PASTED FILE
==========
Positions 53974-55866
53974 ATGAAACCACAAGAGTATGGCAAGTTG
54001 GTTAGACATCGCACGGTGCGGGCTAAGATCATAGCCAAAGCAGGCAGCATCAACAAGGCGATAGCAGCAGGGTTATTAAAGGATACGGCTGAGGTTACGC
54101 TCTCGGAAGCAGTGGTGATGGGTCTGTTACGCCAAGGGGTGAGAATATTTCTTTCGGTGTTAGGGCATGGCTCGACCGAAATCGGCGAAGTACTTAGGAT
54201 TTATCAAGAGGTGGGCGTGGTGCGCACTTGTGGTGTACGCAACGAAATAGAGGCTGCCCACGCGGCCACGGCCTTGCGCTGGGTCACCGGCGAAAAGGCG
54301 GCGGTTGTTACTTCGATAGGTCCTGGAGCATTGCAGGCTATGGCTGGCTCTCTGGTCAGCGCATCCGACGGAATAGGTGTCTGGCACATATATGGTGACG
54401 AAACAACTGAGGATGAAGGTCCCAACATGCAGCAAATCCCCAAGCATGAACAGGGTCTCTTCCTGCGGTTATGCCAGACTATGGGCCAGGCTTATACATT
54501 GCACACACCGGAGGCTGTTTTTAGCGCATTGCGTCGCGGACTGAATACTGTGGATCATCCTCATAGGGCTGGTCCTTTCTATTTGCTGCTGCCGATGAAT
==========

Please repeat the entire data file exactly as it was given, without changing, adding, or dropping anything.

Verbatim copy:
Positions 53974-55866
53974 ATGAAACCACAAGAGTATGGCAAGTTG
54001 GTTAGACATCGCACGGTGCGGGCTAAGATCATAGCCAAAGCAGGCAGCATCAACAAGGCGATAGCAGCAGGGTTATTAAAGGATACGGCTGAGGTTACGC
54101 TCTCGGAAGCAGTGGTGATGGGTCTGTTACGCCAAGGGGTGAGAATATTTCTTTCGGTGTTAGGGCATGGCTCGACCGAAATCGGCGAAGTACTTAGGAT
54201 TTATCAAGAGGTGGGCGTGGTGCGCACTTGTGGTGTACGCAACGAAATAGAGGCTGCCCACGCGGCCACGGCCTTGCGCTGGGTCACCGGCGAAAAGGCG
54301 GCGGTTGTTACTTCGATAGGTCCTGGAGCATTGCAGGCTATGGCTGGCTCTCTGGTCAGCGCATCCGACGGAATAGGTGTCTGGCACATATATGGTGACG
54401 AAACAACTGAGGATGAAGGTCCCAACATGCAGCAAATCCCCAAGCATGAACAGGGTCTCTTCCTGCGGTTATGCCAGACTATGGGCCAGGCTTATACATT
54501 GCACACACCGGAGGCTGTTTTTAGCGCATTGCGTCGCGGACTGAATACTGTGGATCATCCTCATAGGGCTGGTCCTTTCTATTTGCTGCTGCCGATGAAT